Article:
Thorium as a green nuclear solution
Robert Hargraves discusses the advantages of thorium, particularly the
liquid fluoride thorium reactor, as a clean and safe nuclear solution that could
compete with coal for inexpensive energy generation. Suggests a 10-year
plan for bringing this forward.
Robert Hargraves, pictured here at a
recent lecture (see video below) he gave for
Google Tech Talks, has taken a fancy to the
subject of liquid fluoride thorium reactors, becoming a proponent for the
technology that would be too expensive for regular corporate interests to
develop, but which could become cheaper than coal, once developed, and
much cleaner and safer than uranium-based nuclear power. Bob received a graduate degree in physics,
Dartmouth, then spent his career in IT industry. He served as CIO at Boston Scientific, doing medical devices,
retiring in 2000. More recently, he has been teaching a continuing
education course at Dartmouth on Energy Policy and Environmental
Choices, Rethinking Nuclear Power.
Pure Energy Systems News
Copyright © 2009
Last Monday, I interviewed
Robert Hargraves about thorium as a more clean, safe, and affordable alternative to uranium-based nuclear
reactors. Though there have already been some plants built over the past
decades using Thorium, the technology is still under-developed and
under-utilized, according to proponents like Hargraves.
The safety of Thorium over Uranium-based reactors come from several
factors. Liquid fluoride thorium reactors eliminate the possibility of a
run-away nuclear reaction. The fuel fluid expands as heated, diluting the
fissile material in the critical reactivity zone. If there is ever a
problem, the reacting fluid can simply be drained out of the reaction chamber
into a pan below the chamber, where it will not react. The decay
properties or radiation of the waste product are not as bad with Thorium
reactors as they are with uranium-based reactors. Also, the by-products
and process involved in making the fissile fuel for Thorium reactors is not so
readily weapons-grade-capable as the Uranium-based reactor process. While
Uranium-based power was a spin-off of nuclear weapon development, Thorium tends
to go in the other direction -- moving nuclear power away from simultaneous
nuclear weapons support.
Hargraves pointed out several Thorium-based nuclear plants already built,
including a 300 MW pebble bed reactor that ran for a decade in Germany.
The U.S. Air Force had a program back in 1965 that lasted for around four years,
in which they were looking at Thorium to power a nuclear air craft that could
stay airborne indefinitely. The advent of missiles and satellite
technology made that need subside enough to scrap the program.
One of the primary advantages of the Liquid Thorium Reactor, according to
Hargraves, is that it is scalable. He envisions 100 megawatt power stations
being made for the same cost as an airplane, shipped to a site to generate
electricity for under 3 cents per kilowatt-hour -- less than coal power in most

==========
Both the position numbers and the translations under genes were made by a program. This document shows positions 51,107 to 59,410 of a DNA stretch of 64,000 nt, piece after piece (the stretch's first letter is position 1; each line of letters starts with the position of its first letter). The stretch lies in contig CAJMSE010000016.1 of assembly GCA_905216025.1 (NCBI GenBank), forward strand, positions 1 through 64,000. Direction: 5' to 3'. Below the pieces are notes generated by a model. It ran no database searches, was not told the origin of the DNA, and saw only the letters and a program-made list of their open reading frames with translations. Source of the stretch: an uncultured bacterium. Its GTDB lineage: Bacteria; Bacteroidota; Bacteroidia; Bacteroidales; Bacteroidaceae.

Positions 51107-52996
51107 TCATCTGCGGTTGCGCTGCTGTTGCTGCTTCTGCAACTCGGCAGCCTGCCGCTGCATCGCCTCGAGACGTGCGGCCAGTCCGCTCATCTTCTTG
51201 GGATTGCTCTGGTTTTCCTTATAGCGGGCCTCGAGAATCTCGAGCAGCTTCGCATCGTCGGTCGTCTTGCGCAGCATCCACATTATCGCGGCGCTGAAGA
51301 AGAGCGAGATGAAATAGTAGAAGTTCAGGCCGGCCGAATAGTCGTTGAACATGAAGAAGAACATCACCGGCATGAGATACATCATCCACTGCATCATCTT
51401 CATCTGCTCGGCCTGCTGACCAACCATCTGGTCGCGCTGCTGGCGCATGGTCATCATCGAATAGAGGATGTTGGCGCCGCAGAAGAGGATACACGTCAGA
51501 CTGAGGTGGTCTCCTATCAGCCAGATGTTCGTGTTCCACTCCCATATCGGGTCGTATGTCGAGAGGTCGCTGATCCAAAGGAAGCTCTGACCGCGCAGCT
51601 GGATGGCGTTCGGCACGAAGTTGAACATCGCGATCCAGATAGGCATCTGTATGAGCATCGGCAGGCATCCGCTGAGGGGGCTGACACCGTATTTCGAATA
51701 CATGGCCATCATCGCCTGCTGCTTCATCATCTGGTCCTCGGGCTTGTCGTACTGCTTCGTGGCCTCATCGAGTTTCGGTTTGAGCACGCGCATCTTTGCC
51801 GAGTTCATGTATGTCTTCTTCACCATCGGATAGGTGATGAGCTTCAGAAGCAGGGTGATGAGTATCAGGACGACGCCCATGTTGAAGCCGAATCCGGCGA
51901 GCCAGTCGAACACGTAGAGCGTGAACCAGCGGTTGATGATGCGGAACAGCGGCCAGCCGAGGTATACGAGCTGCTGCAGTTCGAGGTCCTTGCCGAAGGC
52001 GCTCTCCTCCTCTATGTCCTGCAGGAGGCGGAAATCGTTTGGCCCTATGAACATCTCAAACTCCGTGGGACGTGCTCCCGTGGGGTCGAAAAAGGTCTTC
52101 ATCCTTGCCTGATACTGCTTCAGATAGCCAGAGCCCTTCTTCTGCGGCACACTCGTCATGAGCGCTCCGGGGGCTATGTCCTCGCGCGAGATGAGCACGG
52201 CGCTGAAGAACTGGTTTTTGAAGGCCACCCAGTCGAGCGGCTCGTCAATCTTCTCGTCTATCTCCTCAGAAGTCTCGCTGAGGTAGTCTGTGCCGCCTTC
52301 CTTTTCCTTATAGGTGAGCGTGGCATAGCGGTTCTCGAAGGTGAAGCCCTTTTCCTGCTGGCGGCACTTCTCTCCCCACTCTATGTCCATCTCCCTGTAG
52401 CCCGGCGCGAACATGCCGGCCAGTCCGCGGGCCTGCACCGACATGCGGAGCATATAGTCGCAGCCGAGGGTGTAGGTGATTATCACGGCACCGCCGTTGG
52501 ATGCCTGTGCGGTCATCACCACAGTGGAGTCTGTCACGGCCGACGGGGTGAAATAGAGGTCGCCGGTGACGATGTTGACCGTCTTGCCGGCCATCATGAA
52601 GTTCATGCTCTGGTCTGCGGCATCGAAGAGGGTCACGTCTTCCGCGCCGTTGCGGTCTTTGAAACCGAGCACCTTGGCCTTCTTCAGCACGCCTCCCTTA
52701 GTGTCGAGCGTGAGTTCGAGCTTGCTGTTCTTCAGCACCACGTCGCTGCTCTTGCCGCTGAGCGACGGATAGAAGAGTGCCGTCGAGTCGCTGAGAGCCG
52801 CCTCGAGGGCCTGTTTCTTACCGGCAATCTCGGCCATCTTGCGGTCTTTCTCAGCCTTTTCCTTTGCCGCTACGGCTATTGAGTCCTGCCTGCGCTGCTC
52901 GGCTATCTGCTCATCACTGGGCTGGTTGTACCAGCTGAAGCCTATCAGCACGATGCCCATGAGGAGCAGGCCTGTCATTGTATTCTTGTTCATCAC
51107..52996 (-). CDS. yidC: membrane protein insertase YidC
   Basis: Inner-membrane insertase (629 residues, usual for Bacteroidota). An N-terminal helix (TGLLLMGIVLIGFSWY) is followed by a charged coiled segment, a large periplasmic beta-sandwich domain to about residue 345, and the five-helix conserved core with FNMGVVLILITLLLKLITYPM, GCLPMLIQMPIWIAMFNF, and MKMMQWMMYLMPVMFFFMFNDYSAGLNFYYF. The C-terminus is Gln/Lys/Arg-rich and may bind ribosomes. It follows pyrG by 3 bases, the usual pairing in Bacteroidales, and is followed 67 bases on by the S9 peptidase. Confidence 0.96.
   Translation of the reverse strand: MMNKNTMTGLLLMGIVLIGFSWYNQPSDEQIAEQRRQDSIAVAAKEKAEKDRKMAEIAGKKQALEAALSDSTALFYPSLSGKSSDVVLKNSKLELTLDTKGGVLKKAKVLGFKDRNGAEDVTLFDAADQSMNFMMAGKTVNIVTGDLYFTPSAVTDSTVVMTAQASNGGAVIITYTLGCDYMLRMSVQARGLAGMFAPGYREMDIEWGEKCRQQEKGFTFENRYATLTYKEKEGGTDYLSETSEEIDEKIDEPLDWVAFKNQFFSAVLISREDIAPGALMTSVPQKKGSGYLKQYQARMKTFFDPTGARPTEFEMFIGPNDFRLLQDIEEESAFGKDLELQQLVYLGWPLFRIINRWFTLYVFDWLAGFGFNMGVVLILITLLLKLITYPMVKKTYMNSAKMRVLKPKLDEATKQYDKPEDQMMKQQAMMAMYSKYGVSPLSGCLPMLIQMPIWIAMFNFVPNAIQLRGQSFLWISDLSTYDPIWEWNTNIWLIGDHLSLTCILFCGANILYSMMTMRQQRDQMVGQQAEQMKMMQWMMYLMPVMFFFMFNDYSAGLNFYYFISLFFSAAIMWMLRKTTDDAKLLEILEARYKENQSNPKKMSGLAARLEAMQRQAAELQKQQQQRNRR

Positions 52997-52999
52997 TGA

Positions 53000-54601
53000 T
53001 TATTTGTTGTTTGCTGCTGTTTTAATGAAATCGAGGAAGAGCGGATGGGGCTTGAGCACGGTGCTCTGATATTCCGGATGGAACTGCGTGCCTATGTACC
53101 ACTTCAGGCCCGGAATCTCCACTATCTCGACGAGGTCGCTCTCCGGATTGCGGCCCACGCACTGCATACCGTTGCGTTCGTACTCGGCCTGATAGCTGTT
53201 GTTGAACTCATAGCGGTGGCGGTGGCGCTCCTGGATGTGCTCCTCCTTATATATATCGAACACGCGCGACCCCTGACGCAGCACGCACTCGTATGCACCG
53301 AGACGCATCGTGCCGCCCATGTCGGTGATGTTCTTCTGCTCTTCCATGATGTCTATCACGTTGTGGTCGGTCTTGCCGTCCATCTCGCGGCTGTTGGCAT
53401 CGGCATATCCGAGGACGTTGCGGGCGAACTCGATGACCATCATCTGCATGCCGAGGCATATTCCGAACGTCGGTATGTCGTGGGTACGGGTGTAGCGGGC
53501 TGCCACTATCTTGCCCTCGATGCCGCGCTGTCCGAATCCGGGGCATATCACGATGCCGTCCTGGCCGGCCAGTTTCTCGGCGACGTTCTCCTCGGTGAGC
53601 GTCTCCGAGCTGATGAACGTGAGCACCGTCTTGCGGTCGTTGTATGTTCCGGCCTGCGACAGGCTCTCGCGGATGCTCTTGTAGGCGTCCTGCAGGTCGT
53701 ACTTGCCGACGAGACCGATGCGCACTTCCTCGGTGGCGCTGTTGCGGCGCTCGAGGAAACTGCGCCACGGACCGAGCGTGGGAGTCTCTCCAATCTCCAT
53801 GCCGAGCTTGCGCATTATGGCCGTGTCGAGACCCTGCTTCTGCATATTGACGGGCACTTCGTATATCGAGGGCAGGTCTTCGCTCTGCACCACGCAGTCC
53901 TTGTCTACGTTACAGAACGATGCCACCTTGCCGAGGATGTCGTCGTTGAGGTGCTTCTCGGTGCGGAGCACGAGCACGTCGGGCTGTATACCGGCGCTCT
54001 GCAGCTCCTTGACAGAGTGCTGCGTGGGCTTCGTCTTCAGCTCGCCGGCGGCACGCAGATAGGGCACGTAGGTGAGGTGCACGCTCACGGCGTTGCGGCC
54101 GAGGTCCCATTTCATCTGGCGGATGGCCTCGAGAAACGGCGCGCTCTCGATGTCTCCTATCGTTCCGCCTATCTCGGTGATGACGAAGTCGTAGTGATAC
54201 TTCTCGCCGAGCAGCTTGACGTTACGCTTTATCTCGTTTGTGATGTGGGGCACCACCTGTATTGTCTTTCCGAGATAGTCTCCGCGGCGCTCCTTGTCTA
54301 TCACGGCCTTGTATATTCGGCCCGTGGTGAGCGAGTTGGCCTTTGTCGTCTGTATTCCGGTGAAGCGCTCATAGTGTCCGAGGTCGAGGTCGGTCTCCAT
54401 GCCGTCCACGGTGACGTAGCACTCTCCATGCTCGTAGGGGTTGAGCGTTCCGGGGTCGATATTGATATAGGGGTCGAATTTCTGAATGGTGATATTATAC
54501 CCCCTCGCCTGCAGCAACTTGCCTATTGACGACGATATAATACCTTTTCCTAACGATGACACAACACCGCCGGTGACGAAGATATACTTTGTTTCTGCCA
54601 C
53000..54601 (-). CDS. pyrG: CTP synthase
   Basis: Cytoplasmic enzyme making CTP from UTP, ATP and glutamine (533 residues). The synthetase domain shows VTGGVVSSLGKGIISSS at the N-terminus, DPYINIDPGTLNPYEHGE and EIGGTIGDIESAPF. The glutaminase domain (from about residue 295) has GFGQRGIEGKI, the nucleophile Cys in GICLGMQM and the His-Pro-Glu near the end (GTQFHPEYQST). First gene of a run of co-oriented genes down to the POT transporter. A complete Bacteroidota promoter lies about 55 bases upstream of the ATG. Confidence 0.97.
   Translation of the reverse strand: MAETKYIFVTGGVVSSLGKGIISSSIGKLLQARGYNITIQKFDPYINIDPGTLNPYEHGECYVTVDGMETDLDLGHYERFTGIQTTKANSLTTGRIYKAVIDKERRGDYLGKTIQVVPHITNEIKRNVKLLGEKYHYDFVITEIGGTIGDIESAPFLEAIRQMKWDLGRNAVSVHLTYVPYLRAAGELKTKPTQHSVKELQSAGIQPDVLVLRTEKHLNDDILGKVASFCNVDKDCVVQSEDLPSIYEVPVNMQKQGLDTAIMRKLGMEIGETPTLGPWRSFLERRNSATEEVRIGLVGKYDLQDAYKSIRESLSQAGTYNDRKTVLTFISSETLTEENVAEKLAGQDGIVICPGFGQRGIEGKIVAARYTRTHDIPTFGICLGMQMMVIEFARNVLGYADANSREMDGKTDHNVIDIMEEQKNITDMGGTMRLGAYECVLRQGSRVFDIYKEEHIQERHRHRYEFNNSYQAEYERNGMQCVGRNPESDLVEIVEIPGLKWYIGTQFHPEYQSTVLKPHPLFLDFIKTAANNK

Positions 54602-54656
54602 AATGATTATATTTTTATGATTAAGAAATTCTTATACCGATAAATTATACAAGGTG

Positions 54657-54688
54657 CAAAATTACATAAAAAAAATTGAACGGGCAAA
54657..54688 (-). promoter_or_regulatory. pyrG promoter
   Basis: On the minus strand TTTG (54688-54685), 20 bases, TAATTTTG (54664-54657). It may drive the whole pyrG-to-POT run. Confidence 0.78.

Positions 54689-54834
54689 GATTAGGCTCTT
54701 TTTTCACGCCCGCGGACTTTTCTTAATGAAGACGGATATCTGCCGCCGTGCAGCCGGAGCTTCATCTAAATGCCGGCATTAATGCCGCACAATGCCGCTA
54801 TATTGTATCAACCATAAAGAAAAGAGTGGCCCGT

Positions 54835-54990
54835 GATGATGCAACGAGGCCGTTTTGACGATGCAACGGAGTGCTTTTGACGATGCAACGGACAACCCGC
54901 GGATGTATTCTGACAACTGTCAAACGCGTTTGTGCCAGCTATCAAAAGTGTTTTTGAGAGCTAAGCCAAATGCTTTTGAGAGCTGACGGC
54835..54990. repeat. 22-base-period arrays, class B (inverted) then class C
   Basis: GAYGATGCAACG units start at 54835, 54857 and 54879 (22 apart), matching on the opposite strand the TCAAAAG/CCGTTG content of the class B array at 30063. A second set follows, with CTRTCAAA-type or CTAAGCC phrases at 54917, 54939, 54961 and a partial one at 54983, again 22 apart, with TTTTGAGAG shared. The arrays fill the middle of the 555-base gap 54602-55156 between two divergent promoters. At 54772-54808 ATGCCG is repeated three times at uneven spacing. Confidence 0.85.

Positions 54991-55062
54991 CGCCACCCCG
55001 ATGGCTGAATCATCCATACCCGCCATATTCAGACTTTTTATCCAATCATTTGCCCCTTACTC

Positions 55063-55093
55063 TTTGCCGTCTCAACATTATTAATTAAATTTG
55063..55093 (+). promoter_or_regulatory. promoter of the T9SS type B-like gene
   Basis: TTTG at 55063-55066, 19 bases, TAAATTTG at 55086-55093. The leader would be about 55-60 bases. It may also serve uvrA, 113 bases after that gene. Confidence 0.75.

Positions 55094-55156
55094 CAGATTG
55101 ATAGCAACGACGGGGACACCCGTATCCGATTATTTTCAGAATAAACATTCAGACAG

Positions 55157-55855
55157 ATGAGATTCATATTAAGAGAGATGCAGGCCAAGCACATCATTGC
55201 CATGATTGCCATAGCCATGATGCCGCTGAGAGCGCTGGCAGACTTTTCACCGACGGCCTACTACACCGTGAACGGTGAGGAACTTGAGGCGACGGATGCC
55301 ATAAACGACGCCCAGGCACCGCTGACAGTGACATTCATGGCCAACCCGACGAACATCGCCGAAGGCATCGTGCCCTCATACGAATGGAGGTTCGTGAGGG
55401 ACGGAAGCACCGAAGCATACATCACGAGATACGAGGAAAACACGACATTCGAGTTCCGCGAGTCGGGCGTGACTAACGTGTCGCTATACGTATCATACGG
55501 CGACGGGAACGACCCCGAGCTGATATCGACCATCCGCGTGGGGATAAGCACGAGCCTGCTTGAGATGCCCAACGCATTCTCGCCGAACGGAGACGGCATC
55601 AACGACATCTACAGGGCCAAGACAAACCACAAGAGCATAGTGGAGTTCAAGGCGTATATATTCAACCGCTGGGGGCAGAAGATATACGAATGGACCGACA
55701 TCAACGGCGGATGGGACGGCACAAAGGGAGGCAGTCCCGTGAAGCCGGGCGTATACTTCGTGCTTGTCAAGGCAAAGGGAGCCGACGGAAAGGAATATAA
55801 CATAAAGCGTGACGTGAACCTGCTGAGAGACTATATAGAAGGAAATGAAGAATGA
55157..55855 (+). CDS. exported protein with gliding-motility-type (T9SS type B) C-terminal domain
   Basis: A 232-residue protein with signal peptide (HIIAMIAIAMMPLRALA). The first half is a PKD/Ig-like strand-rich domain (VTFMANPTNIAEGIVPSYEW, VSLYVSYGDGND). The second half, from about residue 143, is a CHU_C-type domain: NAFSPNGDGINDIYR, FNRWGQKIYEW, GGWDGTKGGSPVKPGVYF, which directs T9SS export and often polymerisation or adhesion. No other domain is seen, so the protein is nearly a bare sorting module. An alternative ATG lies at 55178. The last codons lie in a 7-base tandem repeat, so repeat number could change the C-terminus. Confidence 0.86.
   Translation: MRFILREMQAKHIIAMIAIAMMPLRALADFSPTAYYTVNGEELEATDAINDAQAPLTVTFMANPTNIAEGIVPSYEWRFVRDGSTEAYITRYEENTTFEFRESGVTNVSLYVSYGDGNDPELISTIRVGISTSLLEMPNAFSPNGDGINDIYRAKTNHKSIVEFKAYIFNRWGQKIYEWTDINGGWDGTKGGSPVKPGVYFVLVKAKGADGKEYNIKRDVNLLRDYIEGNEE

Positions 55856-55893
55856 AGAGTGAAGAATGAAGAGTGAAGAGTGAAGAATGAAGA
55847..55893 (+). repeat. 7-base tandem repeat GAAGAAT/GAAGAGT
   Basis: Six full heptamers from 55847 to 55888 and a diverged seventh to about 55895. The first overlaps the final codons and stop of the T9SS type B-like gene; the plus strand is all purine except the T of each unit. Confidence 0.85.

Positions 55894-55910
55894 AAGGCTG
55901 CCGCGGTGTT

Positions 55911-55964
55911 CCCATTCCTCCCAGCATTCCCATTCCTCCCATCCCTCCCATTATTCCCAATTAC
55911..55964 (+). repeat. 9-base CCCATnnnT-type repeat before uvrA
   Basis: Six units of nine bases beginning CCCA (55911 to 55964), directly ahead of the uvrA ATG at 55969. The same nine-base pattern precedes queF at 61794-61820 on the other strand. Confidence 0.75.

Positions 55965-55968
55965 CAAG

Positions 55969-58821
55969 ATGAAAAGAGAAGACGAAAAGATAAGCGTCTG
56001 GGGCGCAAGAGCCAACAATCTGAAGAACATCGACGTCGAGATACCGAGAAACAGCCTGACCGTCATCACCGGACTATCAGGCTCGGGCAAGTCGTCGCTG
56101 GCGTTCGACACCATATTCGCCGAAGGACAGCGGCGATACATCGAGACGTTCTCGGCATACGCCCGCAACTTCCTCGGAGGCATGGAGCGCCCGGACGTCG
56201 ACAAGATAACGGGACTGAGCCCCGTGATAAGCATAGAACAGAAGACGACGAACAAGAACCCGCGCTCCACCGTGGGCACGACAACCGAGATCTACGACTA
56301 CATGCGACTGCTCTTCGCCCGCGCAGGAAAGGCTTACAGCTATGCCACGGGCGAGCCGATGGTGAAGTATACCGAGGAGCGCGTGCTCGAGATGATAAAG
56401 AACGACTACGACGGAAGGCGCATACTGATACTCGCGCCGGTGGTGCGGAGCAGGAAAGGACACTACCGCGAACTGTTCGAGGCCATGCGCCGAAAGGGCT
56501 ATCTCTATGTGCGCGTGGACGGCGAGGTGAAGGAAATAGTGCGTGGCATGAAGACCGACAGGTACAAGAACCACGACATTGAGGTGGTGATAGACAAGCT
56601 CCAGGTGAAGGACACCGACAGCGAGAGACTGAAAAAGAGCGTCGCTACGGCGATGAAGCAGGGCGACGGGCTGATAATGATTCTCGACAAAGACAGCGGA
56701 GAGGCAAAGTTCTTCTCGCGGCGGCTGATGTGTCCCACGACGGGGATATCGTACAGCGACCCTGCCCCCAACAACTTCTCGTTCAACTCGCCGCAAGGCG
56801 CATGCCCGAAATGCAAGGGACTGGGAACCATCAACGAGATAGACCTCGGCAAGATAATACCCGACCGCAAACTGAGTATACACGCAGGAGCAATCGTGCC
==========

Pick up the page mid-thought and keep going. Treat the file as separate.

Another advantage Hargraves points out is that Thorium reactors operate at
higher temperatures, making the energy conversion more efficient, so that less
energy is thrown away as waste heat. The higher the heat, the more efficiency because you can get higher pressures of the steam which runs the turbines. Lower heat and thus lower pressures means less efficiency, hence more waste per kw-h
The availability of Thorium is another advantage. Hargraves said there is
three times as much Thorium available as Uranium -- enough to last hundreds of
years. Furthermore, there are stockpiles of it just sitting around from
the Manhattan project days when they didn't know what to do with it.
Mini Manhattan Project
Speaking of Manhattan Project, Hargraves says it would take a major initiative
approaching that kind of support for Thorium to get it off to a reasonable
start. He proposes a "ten year plan" comprised of two five-year
plans. In the first five years, the governments of several nations would
work together to bring the technology to prototype stage, at a cost of
approximately $1 billion dollars. Then, in the second five years, major
corporate players like Westinghouse would take the prototype commercial to the
point that one Thorium power plant could be made each week.
The sticker price for the development phase of this technology is beyond the
budget for even large businesses, so Hargraves recommends that national labs do
As I heard him describe this, I had a hard time getting excited about Thorium as
a viable cleaner alternative to the present mainstream energy sources. I'd
rather keep my hope out for something like magnet motors, electromagnetic
overunity, cold fusion or other exotic energy modalities to pull through, which
could be small, portable, baseload capable 24/7, and inexpensive once developed
at far less cost and time.
The following presentation was mentioned in the interview, which Hargraves gave
at Google Tech Talks on May 26, 2009.
'# # #
Hargrave Interview Audio
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article at Examiner.com